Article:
• Allow disabling files via renaming controls whether obsolete or disabled files should be disabled by renaming them to myfilename_DISABLED. Renaming to disable files is required in some scenarios where Unity doesn't support removing files from the build via the PluginImporter.
  • Enable Analytics Reporting enables / disables usage reporting to plugin developers to improve the product.
  • Verbose logging enables very noisy log output that is useful for debugging while filing a bug report or building a new managed plugin.
  • Use project settings saves settings for the plugin in the project rather than system-wide.

Redistributing a Managed Plugin

The Version Handler employs a couple of methods for managing version selection, upgrade and removal of plugins.

  • Each plugin can ship with a manifest file that lists the files it includes. This makes it possible for Version Handler to calculate the difference in assets between the most recent release of a plugin and the previous release installed in a project. If a files are removed the Version Handler will prompt the user to clean up obsolete files.
  • Plugins can ship using assets with unique names, unique GUIDs and version number labels. Version numbers can be attached to assets using labels or added to the filename (e.g myfile.txt would be `myfile_version-x.y.z.txt). This allows the Version Handler to determine which set of files are the same file at different versions, select the most recent version and prompt the developer to clean up old versions.

Unity plugins can be managed by the Version Handler using the following steps:

  1. Add the gvh asset label to each asset (file) you want Version Handler to manage.
  2. Add the gvh_version-VERSION label to each asset where VERSION is the version of the plugin you're releasing (e.g 1.2.3).
  3. Add the gvhp_exportpath-PATH label to each asset where PATH is the export path of the file when the .unitypackage is created. This is used to track files if they're moved around in a project by developers.
  4. Optional: Add gvh_targets-editor label to each editor DLL in your plugin and disable editor as a target platform for the DLL. The Version Handler will enable the most recent version of this DLL when the plugin is imported.
  5. Optional: If your plugin is included in other Unity plugins, you should add the version number to each filename and change the GUID of each asset. This allows multiple versions of your plugin to be imported into a Unity project, with the Version Handler component activating only the most recent version.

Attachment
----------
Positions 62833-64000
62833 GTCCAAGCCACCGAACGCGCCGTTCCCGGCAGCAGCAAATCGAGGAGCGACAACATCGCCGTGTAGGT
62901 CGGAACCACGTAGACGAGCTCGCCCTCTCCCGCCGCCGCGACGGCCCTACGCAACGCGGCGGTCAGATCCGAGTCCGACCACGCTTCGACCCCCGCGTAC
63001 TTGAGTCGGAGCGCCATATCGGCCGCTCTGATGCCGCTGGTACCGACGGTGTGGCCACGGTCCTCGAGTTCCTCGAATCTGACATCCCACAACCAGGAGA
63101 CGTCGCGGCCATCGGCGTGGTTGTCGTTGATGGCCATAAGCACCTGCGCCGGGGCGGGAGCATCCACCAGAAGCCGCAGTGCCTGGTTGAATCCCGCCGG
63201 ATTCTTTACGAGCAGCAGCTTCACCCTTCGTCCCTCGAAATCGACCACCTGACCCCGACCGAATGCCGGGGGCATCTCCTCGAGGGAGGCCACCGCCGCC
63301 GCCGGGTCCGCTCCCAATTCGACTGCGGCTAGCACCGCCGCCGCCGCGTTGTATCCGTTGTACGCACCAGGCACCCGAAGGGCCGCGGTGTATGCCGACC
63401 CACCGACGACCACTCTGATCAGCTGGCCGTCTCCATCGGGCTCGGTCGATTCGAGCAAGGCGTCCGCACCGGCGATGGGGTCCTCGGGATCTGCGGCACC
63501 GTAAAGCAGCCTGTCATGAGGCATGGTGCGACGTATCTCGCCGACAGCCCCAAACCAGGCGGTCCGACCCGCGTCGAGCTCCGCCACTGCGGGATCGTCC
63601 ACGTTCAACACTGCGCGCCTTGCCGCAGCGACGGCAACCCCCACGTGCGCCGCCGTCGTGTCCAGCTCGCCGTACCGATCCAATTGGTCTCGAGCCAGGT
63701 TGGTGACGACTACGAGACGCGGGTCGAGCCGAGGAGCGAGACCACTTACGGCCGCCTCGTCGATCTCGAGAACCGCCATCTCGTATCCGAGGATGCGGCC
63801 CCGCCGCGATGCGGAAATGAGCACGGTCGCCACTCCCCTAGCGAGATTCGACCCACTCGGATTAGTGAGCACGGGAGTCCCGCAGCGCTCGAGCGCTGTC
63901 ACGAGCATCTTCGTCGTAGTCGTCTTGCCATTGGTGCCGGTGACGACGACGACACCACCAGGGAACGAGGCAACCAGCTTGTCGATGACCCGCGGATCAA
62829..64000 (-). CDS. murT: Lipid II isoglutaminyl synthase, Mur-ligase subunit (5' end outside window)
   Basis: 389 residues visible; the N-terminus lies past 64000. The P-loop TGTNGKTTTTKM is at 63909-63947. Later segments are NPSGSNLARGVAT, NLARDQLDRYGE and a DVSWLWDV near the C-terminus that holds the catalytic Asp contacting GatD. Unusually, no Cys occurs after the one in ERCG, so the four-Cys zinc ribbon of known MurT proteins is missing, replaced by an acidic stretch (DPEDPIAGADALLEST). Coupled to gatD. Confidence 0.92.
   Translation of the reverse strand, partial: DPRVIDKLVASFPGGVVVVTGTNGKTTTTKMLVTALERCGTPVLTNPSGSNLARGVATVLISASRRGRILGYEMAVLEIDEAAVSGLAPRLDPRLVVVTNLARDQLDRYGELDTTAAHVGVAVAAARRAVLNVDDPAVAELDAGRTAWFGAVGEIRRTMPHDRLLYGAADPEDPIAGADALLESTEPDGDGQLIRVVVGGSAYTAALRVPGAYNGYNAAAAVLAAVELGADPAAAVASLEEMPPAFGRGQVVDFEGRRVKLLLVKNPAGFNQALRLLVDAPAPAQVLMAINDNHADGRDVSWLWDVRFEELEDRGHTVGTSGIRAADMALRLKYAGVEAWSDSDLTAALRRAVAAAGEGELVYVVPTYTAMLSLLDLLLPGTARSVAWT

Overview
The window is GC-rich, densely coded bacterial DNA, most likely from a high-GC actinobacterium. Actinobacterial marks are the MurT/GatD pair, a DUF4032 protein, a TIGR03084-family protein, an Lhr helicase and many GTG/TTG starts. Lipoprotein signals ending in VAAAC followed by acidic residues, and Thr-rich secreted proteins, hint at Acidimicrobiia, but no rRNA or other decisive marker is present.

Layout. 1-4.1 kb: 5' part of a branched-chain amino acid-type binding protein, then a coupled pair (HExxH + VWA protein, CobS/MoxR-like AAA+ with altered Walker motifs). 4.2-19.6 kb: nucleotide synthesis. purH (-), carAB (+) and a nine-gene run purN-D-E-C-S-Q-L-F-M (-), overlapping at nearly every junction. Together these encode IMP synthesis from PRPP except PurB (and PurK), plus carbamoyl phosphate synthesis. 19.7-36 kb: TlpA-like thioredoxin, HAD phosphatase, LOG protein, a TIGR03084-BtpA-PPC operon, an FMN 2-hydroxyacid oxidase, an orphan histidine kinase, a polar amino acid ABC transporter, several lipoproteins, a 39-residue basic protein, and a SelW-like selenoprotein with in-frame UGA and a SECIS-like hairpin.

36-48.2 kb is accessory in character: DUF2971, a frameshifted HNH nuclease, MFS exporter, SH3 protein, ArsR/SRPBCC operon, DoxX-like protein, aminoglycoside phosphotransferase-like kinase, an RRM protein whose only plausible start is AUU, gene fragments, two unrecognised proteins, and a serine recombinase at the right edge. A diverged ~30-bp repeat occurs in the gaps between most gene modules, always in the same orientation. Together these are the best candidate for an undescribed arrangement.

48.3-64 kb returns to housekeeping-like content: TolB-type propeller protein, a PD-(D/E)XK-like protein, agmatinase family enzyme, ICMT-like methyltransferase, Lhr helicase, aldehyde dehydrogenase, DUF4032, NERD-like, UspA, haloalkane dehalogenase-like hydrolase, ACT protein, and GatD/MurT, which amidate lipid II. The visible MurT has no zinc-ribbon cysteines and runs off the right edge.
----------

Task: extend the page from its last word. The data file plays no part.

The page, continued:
6. Create a manifest text file named MY_UNIQUE_PLUGIN_NAME_VERSION.txt that lists all the files in your plugin relative to the project root. Then add the gvh_manifest label to the asset to indicate this file is a plugin manifest.
  7. Optional: Add a gvhp_manifestname-NAME label to your manifest file to provide a human readable name for your package. If this isn't provided the name of the manifest file will be used as the package name. NAME can match the pattern [0-9]+[a-zA-Z -]' where a leading integer will set the priority of the name where 0` is the highest priority and preferably used as the display name. The lowest value (i.e highest priority name) will be used as the display name and all other specified names will be aliases of the display name. Aliases can refer to previous names of the package allowing renaming across published versions.
  8. Redistribute EDM4U Unity plugin with your plugin. See the Plugin Redistribution for the details.

If you follow these steps:

  • When users import a newer version of your plugin, files referenced by the older version's manifest are cleaned up.
  • The latest version of the plugin will be selected when users import multiple packages that include your plugin, assuming the steps in Plugin Redistribution are followed.

Building from Source

To build this plugin from source you need the following tools installed:

  • Unity (with iOS and Android modules installed)

You can build the plugin by running the following from your shell (Linux / OSX):

./gradlew build

or Windows:

./gradlew.bat build

Releasing

Each time a new build of this plugin is checked into the source tree you need to do the following:

  • Bump the plugin version variable pluginVersion in build.gradle
  • Update CHANGELOG.md with the new version number and changes included in the release.
  • Build the release using ./gradlew release which performs the following:
    • Updates external-dependency-manager-*.unitypackage
    • Copies the unpacked plugin to the exploded directory.
    • Updates template metadata files in the plugin directory. The GUIDs of all asset metadata is modified due to the version number change. Each file within the plugin is versioned to allow multiple versions of the plugin to be imported into a Unity project which allows the most recent version to be activated by the Version Handler component.
  • Create release commit using ./gradlew gitCreateReleaseCommit which performs git commit -a -m "description from CHANGELOG.md"
  • Once the release commit is merge, tag the release using ./gradlew gitTagRelease which performs the following:
    • git tag -a pluginVersion -m "version RELEASE" to tag the release.
  • Update tags on remote branch using git push --tag REMOTE HEAD:master